Isolation Serenade

Source: psychiatryadvisor.com

These are challenging days; especially for daily communicants of our Church. There were no Masses we could attend in person and so, we were grateful for the television stations who were broadcasting a daily Mass.

I feel privileged to be able to afford cablevision; I could watch the Mass on several stations at different times of the day. Some of them offered a spiritual communion prayer which has been especially meaningful for those praying at home.

This virus has isolated us from our community of church friends, but it could not steal from us the gift of song that comes to us every year from God’s songsters. If you are fortunate like I am to have mature trees on your street, then each morning these melodies will start your day and fill your heart with hope that better days lie ahead.

Apart from the robins, I am not familiar with the names of all of these songbirds; I am just grateful for their gift of song. And sprinkled in with this morning music are the calls of the blue jays and the announcements of the crows. The streets have been alive with these sounds of new life and thanksgiving that the snow is gone and the beautiful perennials are bursting forth in our flower beds.

This year our Easter celebration was very different, as was the birthday of our church, the Feast of Pentecost. Instead of sharing as a community, we had to make a plan for personal prayer time in our homes. For those living alone, we set aside the appropriate hours as if we would be attending a service in person. For families, a union of their prayers through the rosary, stations of the cross and personal prayer intentions offered them a treasured memory of prayer as a family.

It is not easy to be accepting of all of these new rules and changes but we who are believers must trust that this is God’s world and He will always make good things come from the difficult times. Let us look around us and see the kindness that is offered. I have no car and received a dozen calls the first week of isolation from friends concerned with my needs.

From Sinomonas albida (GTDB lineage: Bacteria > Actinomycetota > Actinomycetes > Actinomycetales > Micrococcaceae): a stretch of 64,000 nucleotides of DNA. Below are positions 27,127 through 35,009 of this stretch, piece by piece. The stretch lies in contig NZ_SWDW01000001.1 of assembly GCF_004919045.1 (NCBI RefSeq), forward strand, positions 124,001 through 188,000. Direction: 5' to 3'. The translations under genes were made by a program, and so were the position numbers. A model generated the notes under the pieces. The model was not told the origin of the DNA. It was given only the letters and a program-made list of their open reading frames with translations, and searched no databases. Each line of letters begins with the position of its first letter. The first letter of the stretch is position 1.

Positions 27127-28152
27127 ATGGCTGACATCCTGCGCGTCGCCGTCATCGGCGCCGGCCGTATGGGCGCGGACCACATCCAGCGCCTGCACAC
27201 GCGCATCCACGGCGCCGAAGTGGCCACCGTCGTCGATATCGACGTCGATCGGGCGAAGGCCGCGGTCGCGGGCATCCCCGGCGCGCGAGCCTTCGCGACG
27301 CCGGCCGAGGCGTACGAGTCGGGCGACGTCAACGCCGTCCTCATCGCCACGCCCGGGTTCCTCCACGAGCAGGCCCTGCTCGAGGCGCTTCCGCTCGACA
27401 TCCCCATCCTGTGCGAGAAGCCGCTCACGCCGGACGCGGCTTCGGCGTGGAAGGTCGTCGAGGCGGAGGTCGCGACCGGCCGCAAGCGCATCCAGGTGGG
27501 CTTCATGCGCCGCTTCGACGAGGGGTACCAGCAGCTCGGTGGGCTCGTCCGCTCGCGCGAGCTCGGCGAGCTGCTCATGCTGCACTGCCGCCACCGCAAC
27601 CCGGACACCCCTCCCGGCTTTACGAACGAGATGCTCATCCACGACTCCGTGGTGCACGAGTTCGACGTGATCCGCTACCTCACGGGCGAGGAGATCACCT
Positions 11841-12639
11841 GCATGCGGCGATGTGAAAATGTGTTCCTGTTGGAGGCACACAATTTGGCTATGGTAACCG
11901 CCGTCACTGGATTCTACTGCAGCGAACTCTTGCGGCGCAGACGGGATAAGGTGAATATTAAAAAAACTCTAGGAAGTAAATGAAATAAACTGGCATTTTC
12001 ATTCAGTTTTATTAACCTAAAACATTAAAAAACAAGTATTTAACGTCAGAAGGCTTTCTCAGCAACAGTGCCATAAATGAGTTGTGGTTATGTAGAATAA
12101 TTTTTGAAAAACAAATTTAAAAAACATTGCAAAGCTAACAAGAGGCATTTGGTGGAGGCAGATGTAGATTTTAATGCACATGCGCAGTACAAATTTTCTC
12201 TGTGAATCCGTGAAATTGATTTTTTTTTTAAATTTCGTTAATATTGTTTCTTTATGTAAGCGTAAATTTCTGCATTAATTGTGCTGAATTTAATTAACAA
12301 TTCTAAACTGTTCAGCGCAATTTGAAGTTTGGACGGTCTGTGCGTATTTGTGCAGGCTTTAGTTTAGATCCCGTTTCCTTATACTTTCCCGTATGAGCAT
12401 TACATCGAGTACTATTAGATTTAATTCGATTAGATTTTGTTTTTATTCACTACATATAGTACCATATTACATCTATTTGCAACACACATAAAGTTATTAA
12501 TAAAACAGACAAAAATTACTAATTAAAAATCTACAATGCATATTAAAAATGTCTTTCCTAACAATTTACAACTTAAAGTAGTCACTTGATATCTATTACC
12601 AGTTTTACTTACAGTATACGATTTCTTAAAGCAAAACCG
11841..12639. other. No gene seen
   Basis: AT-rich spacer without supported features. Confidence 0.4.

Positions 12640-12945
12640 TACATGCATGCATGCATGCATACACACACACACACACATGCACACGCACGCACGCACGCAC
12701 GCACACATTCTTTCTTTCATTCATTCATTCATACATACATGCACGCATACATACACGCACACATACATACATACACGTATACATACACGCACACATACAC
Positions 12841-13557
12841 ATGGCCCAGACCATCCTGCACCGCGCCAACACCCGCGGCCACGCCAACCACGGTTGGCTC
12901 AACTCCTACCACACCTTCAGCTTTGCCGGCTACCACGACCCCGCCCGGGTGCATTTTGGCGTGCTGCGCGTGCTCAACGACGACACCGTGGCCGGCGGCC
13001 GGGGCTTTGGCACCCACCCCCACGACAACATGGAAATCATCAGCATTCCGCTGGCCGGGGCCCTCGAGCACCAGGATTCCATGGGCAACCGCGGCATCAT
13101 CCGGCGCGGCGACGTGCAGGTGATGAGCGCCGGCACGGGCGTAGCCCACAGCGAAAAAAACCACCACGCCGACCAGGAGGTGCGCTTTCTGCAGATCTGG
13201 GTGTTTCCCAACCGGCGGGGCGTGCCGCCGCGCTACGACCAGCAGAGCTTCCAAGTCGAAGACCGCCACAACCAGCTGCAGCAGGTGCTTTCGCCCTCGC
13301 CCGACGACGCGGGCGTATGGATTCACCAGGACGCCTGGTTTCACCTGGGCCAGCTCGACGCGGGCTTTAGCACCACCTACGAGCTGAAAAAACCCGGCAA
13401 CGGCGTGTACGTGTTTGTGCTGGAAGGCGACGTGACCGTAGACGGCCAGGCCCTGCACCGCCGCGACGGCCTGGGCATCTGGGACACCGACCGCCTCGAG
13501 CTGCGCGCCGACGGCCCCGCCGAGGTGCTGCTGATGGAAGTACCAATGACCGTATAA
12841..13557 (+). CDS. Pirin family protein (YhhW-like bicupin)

Some of these people were on their way to a grocery store and said they would be happy to pick up a few items for me. How blessed I felt for each of those calls. Other friends called just to ask how I was doing, and wanted to check on me.

The rules are changing now and so we will be able to worship together once more. Even though we will need to distance ourselves, the Lord will be available once more through the Eucharist, and we will pray with our church family, thanking God for His protection. Many families lost loved ones during the pandemic; let us keep them in our prayers because funerals were not able to be attended in the usual ways.

Let us pray especially for a future that will remind us to slow down, trust more in God’s will and have grateful hearts for the simple blessings of our lives. We need to pray also for the suffering, those who are recovering from the COVID-19 virus, the tired bodies of the health care workers, and those who are trying to stretch their unemployment money to make ends meet.  The government has tried to offer solutions and assistance, but many people are having financial difficulties because of a lack of full-time employment.

This time will pass, and hopefully, we will have grown from the discipline and stamina needed to weather this pandemic. May our eyes be opened to the needs of our neighbours and family members and may our churches be fuller as more souls yearn for Jesus as the gift of His Holy Eucharist is publicly celebrated again.

Jesus, we trust in You and we thank You for helping us through this unusual experience.

Joan Levy Earle is an author and artist living in Cornwall, Ontario. She is the former Associate Editor of the Canadian Messenger of the Sacred Heart magazine.

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3 Comments
  • Peggy Spencer
    Posted at 05:44h, 23 July Reply

    A beautiful article Joan, and a strong reminder to all of us that all these little actions from neighbours and friends are so important at this time. Not sure at what scale this is happening, but at least, we can hope and pray that this caring trend will continue and be a great example to others. Even just a smile to a stranger in the supermarket may make someone’s day.

  • Peter Bisson
    Posted at 08:32h, 23 July Reply

    Thank you Joan! I’m Enjoying some birdsong right now.

  • Lorraine Majcen
    Posted at 22:30h, 23 July Reply

    Thank you Joan, for your reminders to be grateful, for the many simple things, we take for granted. It is easy to become weary of this new way of life, but it won’t last forever. Sacrifice as we know it, is good for the soul. We just have to be patient, and as you so very well stated, must trust, in the Lords will and plan for us.

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